Oh, and for your information - most modern busses are equipped with forward, rear and side facing cameras - largely to monitor the road for visual evidence against bogus insurance claims most companies face which eventually get passed onto you and I as passengers in the form of exorbitant fares. I'm sure the bus company will have passed over any video evidence to the police for consideration during their investigations.

Chris Hutt said...

I was not intending to imply that the driver was to blame.

According to the on-line Merriam-Webster dictionary "kill merely states the fact of death caused by an agency in any manner (killed in an accident, frost killed the plants)", whereas 'slay' for example implys "deliberateness and violence but not necessarily motive".

On that basis I think it's correct to refer to the event of someone being killed as a 'killing', but I stand to be corrected by anyone who knows better, of whom I expect there are many.

My view is that in general we should use more emotive language when talking about such incidents to bring home the pain and trauma experienced. Terms traditionally used like 'fatality' seem designed to neutralise emotive responses and therefore make the toll of deaths and injuries more acceptable to the public.

I agree with the rest of your comment and am grateful for the information about bus cameras. I think such evidence could be very useful in all sorts of circumstances, but I doubt whether First bus would be willing to make it available, even to the police.

You may recall that First demanded that the police pay £125,000 for such evidence in connection with investigations into an alleged act of terrorism recently. Charges of that scale render the evidence inaccessible for practical purposes. I think we need to establish that such evidence should be freely available to the police.

Anonymous said...

Not wanting to stick up for First as you have done recently yourself on TBB - the charge they handed over to the police was for replacement cameras. The police confiscated the cameras, and Fist were forced to fork out for new cameras to ensure the safety of their passengers, rather than leave their vehicles without any form of CCTV capture. I agree that emotive language should be used, and of course that it must be horrific for all involved, families, bystanders and the emergency services. What I do hate, and think is abhorrent is the way the media cover these stories reducing death and serious injury to a simple traffic jam.

Chris Hutt said...

Thanks for explaining about First's £125,000 charge. It still seems like a lot of money for a few CCTV cameras.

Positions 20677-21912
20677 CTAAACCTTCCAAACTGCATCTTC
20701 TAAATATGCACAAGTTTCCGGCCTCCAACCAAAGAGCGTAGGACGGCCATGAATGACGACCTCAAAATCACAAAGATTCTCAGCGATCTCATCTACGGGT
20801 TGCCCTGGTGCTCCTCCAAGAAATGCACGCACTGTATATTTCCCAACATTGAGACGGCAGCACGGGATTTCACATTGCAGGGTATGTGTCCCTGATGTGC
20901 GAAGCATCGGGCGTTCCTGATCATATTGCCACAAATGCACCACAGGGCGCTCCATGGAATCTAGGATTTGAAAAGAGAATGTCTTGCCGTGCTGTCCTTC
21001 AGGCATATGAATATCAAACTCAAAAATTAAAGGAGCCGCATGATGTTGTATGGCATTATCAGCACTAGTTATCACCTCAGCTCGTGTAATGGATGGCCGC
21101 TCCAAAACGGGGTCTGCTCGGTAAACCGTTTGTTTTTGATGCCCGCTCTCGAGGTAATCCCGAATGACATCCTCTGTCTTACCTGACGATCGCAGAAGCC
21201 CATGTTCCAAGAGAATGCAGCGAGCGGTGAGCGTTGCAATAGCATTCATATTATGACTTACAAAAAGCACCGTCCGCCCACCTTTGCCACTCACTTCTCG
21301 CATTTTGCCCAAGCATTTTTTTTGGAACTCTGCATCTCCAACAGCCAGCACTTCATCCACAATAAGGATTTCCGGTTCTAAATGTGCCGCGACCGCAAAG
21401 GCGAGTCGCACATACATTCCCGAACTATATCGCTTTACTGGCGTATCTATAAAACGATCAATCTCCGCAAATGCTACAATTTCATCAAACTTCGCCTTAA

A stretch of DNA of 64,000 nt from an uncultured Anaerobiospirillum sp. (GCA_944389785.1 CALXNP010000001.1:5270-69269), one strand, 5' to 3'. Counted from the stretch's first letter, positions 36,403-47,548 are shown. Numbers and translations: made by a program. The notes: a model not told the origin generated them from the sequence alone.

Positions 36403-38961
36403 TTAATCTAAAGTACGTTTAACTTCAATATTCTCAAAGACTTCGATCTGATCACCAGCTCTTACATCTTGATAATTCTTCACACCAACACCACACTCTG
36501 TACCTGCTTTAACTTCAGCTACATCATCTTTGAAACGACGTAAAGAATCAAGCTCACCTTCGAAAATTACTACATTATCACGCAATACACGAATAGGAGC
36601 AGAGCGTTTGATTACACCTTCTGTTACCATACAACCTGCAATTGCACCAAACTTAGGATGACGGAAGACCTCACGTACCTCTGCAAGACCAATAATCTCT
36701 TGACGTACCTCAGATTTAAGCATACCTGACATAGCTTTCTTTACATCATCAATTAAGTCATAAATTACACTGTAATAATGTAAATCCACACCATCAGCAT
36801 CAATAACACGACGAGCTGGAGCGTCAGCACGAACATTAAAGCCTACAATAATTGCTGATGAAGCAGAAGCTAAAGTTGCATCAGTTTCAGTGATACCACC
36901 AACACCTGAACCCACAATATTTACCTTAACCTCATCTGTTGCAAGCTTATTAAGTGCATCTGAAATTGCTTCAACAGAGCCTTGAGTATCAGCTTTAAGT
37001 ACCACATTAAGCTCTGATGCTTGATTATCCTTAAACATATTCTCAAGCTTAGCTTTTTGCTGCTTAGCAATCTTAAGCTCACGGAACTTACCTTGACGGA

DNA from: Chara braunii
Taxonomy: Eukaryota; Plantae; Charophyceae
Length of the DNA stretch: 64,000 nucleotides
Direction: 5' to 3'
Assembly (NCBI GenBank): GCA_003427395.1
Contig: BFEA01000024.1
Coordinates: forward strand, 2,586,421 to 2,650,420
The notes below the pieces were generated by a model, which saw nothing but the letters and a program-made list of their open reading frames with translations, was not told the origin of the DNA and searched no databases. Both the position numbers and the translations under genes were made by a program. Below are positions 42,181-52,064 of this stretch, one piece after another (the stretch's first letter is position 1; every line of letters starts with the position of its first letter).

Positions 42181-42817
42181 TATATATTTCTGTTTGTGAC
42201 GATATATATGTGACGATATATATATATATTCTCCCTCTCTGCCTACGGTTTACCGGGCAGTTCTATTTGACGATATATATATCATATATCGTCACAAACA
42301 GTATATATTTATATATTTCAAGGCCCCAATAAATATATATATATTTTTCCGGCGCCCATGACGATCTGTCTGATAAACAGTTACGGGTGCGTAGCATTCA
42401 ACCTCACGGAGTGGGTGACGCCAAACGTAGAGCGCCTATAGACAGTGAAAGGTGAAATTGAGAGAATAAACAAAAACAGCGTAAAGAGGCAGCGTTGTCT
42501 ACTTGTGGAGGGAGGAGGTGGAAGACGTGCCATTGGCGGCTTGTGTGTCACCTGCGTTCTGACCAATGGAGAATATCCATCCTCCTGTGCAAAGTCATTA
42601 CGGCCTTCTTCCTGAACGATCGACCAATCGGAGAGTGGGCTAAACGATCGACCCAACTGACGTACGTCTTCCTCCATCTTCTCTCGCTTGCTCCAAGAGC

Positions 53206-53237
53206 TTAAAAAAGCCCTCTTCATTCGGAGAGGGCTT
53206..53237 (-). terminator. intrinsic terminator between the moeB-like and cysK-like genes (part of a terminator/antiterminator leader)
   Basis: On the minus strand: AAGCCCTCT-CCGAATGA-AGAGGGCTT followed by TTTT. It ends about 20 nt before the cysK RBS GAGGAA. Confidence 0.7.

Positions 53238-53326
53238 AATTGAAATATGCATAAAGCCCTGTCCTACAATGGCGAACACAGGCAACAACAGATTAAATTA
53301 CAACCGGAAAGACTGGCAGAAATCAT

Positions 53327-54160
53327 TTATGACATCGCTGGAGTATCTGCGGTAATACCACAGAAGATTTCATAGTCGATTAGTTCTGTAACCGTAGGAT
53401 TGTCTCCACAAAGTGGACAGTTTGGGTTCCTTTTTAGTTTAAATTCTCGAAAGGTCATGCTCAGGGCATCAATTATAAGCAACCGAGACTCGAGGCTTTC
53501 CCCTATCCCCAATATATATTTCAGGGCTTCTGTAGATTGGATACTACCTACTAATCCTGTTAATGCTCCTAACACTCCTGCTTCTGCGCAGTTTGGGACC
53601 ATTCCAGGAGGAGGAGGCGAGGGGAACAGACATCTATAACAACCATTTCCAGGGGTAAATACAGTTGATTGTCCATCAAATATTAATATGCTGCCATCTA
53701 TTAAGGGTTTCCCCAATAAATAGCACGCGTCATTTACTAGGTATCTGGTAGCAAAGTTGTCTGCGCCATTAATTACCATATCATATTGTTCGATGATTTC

I don't recall that point coming across in the media reports of the time. I guess no one wanted to spoil a good story, especially one vilifying First, by reporting the boring facts.

First get a really bad press because they are the public's principal scapegoat on traffic issues. The public know in their hearts that they are creating the traffic problems themselves by excessive and inappropriate use of their cars. But why face up to such an inconvenient truth when you can blame First.... or cyclists ... or the City Council....

Bristol Dave said...

The public know in their hearts that they are creating the traffic problems themselves by excessive and inappropriate use of their cars.

Who decides at what point a car journey is excessive or inappropriate? You?

But why face up to such an inconvenient truth when you can blame First.... or cyclists ... or the City Council....

I can blame two out of the three quite easily. First for their insanely high ticket prices that aren't parallel to other cities, including their ticket policies that explicitly discourage commuting such as an inability to buy a return/dayrider before 9:30am. And the council for allowing First to get away with such high prices, giving people in Bristol such a horrendous deal with public transport, and poor road/traffic management.

We are perfectly entitled to vilify First and BCC, because they are responsible. Car usage is high because of the necessity, not due to selfishness. Other cities don't have anywhere near the public transport problems we have - they have far better public transport (e.g. Newcastle, Manchester, Leeds, London) and much higher usage on this transport. Are you saying that only motorists in Bristol are selfish? It's not a problem with people being selfish, it's a problem with the alternatives to the car in Bristol being simply not viable.

You claim people vilify First/BCC because it's easy - well, that's precisely what you do with car drivers.

Chris Hutt said...

Hi Dave,

"Who decides at what point a car journey is excessive or inappropriate? You?"

No not me, but maybe the likes of Bradshaw! I believe it should be up to individuals to decide for themselves, but for that decision to be made in the context of costs which reflect the associated environmental, economic and social damage - road pricing in other words, which I know you won't like. Do you have a better idea?